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5 Reasons The Muslim World Needs a Jon Stewart


There will be many who read the title of this article and think – of all the many, many things that the Muslim world does need – they’re pretty sure that a middle aged liberal Jewish comedian isn’t one of them.

And they would be wrong.

Dead wrong.

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Yes, the Muslim world needs another Umar ibn Abdul Aziz and Tariq ibn Ziyad. We would be blessed to have an Uthman Dan Fodio or Muhammad Ali Jauhar.


Who am I kidding? Even Hijabi Barbie is front page news for us

But I’m here to make the case that we could also do with our own version of Jon Stewart.


No. This doesn’t count…


Well, here are just 5 reasons:

1. Someone who tells it like it is

Politicians and leaders often like to hide behind semantics and carefully scripted soundbites. They speak like they’re afraid of what might happen if the masses understood what was actually going on.

Probably with good reason.

Then here comes Jon every weekday evening cutting through the garbage and explaining things in simple, direct (albeit American) English.

js quotes

A dose of raw, passionate, straight-talking truth? Suddenly, college students are interested in the debt crisis or police brutality.

The Muslim world could do with a few articulate souls who manage to move beyond preaching to the converted and instead, try and reach out to the disaffected, the uninterested and the disenfranchised.

Someone who could dumb it down without the dumb part.

2. Someone who is fair

It is well known that Stewart is towards the more liberal end of the spectrum. [Understatement alert]

You would expect him to constantly and mercilessly pick on Fox News and Dick Cheney.


He does.

But this doesn’t stop him from pointing out the hypocrisy and ineptitude of those he supports. Watching the Jewish American Liberal Stewart rip apart Israel during the last Gaza war showed he was a man of some principle.


The Muslim world could do with leaders who are willing to tell hard truths to their home crowds just as much as they were willing to rail against their natural enemies.

3. Someone who nurtures talent

Over the years, the Daily Show has attracted young and unknown aspiring comedians and turned them into confident stars. From Steve Carrel to Steven Colbert – Stewart hasn’t just surrounded himself with sycophants but with talent that pushed him to do better.

Again, the Muslim world could do with leadership that produced more leaders rather than ever more dependent followers. How amazing would it be if the Muslim world served as an incubator for good leaders, where people were valued and flourished and…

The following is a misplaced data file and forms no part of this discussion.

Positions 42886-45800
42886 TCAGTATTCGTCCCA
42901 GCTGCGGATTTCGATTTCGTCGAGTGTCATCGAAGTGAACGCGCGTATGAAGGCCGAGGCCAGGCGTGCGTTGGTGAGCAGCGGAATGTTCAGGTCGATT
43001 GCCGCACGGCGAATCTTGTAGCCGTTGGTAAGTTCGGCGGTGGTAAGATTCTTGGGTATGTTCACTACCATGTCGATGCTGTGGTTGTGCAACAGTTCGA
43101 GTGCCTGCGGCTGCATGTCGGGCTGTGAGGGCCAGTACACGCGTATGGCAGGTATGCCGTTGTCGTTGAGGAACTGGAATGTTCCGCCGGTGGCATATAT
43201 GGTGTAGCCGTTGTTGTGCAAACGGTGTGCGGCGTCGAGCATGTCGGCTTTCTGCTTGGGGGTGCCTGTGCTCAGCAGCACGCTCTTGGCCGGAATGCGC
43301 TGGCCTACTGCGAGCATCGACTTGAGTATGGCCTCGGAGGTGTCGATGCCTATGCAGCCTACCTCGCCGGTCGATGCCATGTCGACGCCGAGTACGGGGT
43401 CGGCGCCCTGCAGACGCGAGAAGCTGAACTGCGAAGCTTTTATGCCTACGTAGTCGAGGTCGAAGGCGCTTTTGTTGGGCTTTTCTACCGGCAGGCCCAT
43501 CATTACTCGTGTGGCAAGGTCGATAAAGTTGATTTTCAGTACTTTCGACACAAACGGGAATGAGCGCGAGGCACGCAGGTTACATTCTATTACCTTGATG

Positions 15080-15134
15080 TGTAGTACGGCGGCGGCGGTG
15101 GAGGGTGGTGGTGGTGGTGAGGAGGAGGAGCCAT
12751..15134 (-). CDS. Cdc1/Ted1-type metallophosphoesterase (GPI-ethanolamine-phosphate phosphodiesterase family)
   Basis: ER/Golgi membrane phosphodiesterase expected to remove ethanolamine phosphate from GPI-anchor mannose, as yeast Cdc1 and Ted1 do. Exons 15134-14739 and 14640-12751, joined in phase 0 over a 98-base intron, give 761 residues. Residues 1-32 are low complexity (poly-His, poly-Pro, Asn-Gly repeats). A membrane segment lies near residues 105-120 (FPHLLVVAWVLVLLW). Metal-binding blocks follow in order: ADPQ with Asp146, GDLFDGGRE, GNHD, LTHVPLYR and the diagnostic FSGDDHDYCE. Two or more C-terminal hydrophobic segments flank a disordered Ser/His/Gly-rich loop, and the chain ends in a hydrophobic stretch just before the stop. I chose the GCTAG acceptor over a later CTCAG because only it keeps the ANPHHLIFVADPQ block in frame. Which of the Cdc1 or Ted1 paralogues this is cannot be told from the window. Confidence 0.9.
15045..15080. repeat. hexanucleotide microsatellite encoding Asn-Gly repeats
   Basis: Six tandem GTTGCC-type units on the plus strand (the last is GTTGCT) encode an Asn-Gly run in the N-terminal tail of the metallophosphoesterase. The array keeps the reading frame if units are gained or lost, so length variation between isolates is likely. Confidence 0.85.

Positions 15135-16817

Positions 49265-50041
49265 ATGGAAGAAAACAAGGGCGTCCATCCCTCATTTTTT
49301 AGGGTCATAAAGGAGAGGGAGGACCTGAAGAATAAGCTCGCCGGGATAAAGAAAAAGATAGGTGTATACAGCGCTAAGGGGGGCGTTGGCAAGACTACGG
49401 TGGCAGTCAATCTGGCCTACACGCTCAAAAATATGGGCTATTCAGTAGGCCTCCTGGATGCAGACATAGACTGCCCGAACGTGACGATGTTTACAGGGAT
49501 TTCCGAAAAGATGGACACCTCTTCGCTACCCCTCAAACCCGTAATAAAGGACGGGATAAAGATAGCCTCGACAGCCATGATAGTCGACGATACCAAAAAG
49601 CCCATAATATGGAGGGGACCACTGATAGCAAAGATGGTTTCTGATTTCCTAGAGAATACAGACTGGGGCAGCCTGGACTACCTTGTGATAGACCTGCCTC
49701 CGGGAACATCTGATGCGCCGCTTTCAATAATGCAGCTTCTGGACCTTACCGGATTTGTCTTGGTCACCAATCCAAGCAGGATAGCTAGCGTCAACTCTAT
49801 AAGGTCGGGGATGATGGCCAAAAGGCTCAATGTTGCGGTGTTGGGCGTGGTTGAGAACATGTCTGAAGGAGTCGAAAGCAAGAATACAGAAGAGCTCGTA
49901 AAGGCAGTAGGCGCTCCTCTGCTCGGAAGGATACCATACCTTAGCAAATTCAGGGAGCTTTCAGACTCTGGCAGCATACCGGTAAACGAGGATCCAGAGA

4. Someone who pushes the intellectual boundaries

If the Daily Show was to pander to its demographic, they would have movie and rock stars on every evening to plug their latest asinine movie or album. Instead, you were as likely to see an interview with Taylor Swift as with the astrophysicist Neil deGrasse Tyson.

not taylor swift

Stewart often nailed the balancing act of being entertaining to his audience whilst also encouraging them to broaden their intellectual horizons.

The Muslim world could do with leaders who focused not just on individual spiritual inspiration, but also on societal temporal aspiration as well.


Translation: Where’s the Muslim equivalent of NASA?

5. Someone who tells it with a smile

Lets face it, for someone who has been on TV 4 nights a week for more than 15 years – Jon Stewart has surprisingly few gaffes to highlight. There were only a handful of anger-related meltdowns. There were definitely no unguarded moments where he “heroically” rails against an elected government, but stays silent about a coup and the mass murder of innocent people whose political viewpoint he disagrees with.


No caption would do justice…

Whatever Jon did, he did with grace. He skewered you like a kebab and cut you up like a … kebab. However, he did so with a politeness that made it hard to dislike him.

The Muslim world could do with leaders that managed the art of making a point without making an enemy.


Now some will read the above and wonder why someone who holds as many  opinions at odds with Islamic orthodoxy as Stewart should be cast in a favourable light by us. To them I say that I am not advocating taking our religion from him. In fact, the qualities described above are Islamic qualities that are rooted in our deepest traditions, yet somehow are best exemplified these days by non-Muslims like him.

js racism

You don’t have to accept his views or his politics to be a fan of the way the man simply excelled at what he did.

And what he did, was shine a searing light on the state of his nation so that maybe, somehow, some way, they might just realise that they could be so much better than they are now.

If that isn’t something that the Muslim world needs right now…then I don’t know what is.

Keep supporting MuslimMatters for the sake of Allah

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The Prophet (SAW) has taught us the best of deeds are those that done consistently, even if they are small. Click here to support MuslimMatters with a monthly donation of $2 per month. Set it and collect blessings from Allah (swt) for the khayr you're supporting without thinking about it.

Dr. Muhammad Wajid Akhter - National Council Member, Muslim Council of Britain | - Lead, National Muslim Covid Response Group | - Council Member, British Islamic Medical Association | - Founder, Charity Week for Orphans and children in need | - Co-Founder, Islamic History Channel | - International Director, FIMA Lifesavers



  1. M Sheikh

    August 6, 2015 at 6:03 PM

    I have to disagree for reasons Steve Almond explains so eloquently in this piece.

    To summarize, Almond makes the case that Stewart’s brand of satire serves mainly to entertain and pacify us- when these are often major issues that require action and serious consideration. It strokes our collectively inflated egos as the smart people in America, and by confirming our position as the correct one, it maintains the divide between the liberal know it all (but do nothing) and the conservative backbone. This brand of entertainment doesn’t improve a society- it’s full service is in maintenance of status quo.

    • Hyde

      August 9, 2015 at 9:45 AM